Merging Landsat and airborne LiDAR observations for continuous monitoring of floodplain water extent, depth and volume

Jiawei Hou*, Albert I.J.M. Van Dijk, Luigi J. Renzullo

*Corresponding author for this work

Research output: Contribution to journalArticleAcademicpeer-review

8 Citations (Scopus)


The Darling River system in Australia is under pressure from water extraction and climate change. Management interventions such as environmental flow releases require understanding of water storage dynamics and the connectivity of floodplains and wetlands. Such knowledge can be gleaned from the long observational record of the Landsat series of satellite sensors and high (<5 m) resolution digital elevation models derived from airborne light detection and ranging (LiDAR). Here, for the first time, we develop and demonstrate an approach to reconstruct 16-day floodplain water dynamics, including extent, depth, and volume for a long Landsat time series (1987 to present). Time series mapping of surface water extent at 5-m resolution was achieved by topographic downscaling of Landsat-derived surface water data. We propose a simple and effective algorithm to restore missing data in the images caused by, e.g., cloud and shadows, swath edges and the Landsat 7 Scan Line Corrector (SLC) failure, thereby increasing the number of useable images five-fold. The 5-m surface water extent maps clearly delineate the narrow river channel and the boundary of floodplain wetlands. They can capture the development, peak and retreat of flood events. By combining Landsat and airborne LiDAR observations, we produced time series of surface water depth mapping at 5-m resolution, accounting for the degree of hydraulic surface water connectivity. Based on these maps, we derived 16-day floodplain volume dynamics for 1987 to present. The correlation coefficient between upstream river flow records and floodplain volume time series was 0.88, indicating that the estimates were robust. The algorithms developed can be used for ongoing very high-resolution mapping to assist in managing human water use and environmental health in the Murray-Darling Basin.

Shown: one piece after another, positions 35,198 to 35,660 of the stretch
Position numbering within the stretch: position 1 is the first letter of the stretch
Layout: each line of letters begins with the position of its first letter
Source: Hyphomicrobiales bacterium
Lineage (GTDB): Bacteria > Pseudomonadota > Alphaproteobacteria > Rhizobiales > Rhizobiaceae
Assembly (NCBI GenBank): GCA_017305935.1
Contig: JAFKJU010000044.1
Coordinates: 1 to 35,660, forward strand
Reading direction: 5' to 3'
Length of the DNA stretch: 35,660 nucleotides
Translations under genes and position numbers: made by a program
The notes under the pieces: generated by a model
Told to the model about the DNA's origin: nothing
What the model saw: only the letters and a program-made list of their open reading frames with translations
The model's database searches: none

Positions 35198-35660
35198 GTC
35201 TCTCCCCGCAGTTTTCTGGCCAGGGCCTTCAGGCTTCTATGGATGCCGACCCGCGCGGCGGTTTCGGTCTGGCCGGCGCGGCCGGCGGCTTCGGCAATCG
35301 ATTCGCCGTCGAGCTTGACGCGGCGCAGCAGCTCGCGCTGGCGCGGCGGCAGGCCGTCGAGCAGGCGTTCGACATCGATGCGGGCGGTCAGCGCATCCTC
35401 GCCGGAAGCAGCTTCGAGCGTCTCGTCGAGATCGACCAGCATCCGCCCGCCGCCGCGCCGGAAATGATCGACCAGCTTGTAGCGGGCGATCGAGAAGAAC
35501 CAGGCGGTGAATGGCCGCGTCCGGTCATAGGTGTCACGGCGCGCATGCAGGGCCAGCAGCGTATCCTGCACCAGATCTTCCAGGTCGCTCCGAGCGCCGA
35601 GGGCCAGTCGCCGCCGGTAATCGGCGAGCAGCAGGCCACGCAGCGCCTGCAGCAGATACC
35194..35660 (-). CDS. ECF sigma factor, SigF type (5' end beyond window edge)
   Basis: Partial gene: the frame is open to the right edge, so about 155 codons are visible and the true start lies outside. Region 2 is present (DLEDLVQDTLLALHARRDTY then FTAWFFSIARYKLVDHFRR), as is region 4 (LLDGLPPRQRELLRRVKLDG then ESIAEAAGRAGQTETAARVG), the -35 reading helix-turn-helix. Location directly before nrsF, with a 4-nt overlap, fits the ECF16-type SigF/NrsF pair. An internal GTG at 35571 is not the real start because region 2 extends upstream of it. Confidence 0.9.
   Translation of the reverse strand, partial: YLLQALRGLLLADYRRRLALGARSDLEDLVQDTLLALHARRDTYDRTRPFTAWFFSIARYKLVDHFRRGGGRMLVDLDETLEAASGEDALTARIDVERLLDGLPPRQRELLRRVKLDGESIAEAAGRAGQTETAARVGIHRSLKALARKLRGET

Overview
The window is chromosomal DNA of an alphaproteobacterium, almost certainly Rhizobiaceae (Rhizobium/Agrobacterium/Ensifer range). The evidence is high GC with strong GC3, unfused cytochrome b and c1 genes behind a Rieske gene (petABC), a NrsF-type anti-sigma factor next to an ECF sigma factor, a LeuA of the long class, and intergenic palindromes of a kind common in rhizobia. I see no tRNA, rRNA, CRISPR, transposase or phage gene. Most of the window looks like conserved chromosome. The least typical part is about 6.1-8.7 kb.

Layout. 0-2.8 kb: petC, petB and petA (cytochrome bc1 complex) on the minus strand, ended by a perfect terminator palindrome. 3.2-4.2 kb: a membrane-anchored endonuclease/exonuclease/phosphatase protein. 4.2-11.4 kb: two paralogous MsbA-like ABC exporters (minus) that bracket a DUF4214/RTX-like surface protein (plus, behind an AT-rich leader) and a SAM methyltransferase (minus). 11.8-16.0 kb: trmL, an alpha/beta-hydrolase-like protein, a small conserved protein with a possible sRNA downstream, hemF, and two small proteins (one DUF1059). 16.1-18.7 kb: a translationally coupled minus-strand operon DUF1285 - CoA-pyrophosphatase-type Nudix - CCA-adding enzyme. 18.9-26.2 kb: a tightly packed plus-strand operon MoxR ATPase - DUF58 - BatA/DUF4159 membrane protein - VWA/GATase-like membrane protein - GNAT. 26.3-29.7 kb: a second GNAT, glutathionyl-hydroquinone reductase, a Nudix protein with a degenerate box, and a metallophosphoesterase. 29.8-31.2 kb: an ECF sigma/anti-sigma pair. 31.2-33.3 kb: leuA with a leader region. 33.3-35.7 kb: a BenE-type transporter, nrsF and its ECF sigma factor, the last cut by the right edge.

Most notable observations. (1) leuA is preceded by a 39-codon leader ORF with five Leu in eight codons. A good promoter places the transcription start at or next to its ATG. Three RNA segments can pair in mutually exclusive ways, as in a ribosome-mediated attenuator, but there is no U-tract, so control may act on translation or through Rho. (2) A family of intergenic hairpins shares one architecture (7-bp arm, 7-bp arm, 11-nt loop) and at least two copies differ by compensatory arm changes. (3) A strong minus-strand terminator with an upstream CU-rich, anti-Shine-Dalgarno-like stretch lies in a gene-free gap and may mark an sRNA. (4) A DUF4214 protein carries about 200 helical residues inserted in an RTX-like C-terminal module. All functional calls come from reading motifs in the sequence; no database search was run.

Original languageEnglish
Article number127684
JournalJournal of Hydrology
Publication statusPublished - Jun 2022
Externally publishedYes


  • Floodplain
  • Landsat
  • LiDAR
  • Water depth
  • Water extent
  • Water volume


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